JanH Posted 26 Oct 2008 , 1:15am
post #5 of 22

Butter is more expensive than shortening.....

When you're practicing making flowers, etc. in your Wilton class, using an all shortening b/c recipe results in a more cost friendly recipe that is more heat stable and reusable.


Edited to fix typo. icon_redface.gif

momvarden Posted 26 Oct 2008 , 1:42am
post #6 of 22

my bc is 2 parts butter to 1 part shortening i use this for just frosting the cake and borders other things like that. For flowers from butter cream i have a different recipe.

djoyce Posted 26 Oct 2008 , 1:56am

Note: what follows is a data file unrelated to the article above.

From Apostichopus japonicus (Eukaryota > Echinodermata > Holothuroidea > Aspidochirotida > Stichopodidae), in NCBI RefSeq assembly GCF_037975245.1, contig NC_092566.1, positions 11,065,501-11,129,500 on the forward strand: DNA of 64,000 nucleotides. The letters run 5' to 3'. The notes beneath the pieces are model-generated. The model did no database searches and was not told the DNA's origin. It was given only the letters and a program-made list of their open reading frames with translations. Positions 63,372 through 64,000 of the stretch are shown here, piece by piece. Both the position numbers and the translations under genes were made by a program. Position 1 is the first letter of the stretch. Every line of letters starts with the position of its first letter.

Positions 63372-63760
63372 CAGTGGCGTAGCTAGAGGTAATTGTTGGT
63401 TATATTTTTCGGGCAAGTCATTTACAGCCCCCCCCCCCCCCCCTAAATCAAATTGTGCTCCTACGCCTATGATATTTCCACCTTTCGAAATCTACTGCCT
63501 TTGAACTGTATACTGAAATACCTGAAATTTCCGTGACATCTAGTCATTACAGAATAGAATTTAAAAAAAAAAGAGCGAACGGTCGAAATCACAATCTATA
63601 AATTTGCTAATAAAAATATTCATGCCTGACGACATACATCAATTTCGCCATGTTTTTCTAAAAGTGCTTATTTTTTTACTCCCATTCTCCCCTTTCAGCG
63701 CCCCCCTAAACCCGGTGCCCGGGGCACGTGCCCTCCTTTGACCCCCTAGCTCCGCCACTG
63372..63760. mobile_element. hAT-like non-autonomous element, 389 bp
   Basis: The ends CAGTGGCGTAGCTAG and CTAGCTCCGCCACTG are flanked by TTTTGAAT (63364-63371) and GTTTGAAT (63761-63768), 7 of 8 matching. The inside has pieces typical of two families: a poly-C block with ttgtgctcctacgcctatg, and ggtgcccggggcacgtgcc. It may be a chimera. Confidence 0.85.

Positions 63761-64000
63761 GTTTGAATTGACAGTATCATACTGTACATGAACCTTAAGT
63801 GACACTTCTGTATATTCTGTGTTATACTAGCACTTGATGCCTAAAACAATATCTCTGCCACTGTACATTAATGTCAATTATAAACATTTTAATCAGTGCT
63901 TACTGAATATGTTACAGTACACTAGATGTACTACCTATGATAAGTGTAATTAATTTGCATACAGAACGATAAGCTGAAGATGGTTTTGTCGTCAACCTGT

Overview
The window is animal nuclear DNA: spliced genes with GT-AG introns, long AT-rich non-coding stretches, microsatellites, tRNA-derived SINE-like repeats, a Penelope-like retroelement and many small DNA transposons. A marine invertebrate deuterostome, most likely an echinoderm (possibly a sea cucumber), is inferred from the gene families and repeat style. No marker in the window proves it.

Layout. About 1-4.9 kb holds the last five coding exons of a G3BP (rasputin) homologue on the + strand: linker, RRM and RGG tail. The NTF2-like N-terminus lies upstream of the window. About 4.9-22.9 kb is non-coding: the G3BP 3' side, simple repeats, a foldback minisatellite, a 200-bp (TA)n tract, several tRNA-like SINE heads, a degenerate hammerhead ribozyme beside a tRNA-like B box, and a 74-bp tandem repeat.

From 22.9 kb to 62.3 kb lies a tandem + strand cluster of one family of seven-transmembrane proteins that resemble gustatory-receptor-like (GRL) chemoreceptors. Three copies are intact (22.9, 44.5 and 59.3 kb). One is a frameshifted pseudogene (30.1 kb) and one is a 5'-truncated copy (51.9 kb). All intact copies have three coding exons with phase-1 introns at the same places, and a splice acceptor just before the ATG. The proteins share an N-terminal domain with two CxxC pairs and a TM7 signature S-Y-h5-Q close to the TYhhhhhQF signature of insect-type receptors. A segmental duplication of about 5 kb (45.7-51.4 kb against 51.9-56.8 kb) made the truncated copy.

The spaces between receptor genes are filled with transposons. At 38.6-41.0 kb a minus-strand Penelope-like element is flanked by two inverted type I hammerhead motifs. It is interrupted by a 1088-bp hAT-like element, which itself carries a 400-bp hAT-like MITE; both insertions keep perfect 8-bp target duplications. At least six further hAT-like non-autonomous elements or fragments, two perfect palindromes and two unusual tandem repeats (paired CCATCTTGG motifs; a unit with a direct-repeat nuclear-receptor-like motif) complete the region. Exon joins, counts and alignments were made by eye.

post #7 of 22

Hi all -
I usually make mine with 1/2 butter and 1/2 shortening, but for really white frosting, I recently tried the Wilton recipe with the butter flavoring. It did not do the trick for me. I ended up playing a bit and made more of a frosting my dad made me as a kid with just shortening, milk, and powdered sugar. Ah the memories it brought back. I did end up using about 2x the butter flavor the recipe called for and about 2x the powdered sugar and milk. It was for my first wedding cake, so I wanted really white frosting.

liapsim Posted 26 Oct 2008 , 2:10am
post #8 of 22

I use the Wilton Extra Creamy buttercream-with all shortening. I've used a couple of other recipes with 1/2 and 1/2 or all butter...and neither worked for me. They tasted too buttery or too greasy or they weren't that white that I needed.

The Wilton Extra Creamy is smooth, the perfect sweetness, bright white, and not greasy. It also crusts easily....HTH!

msulli10 Posted 26 Oct 2008 , 2:23am
post #9 of 22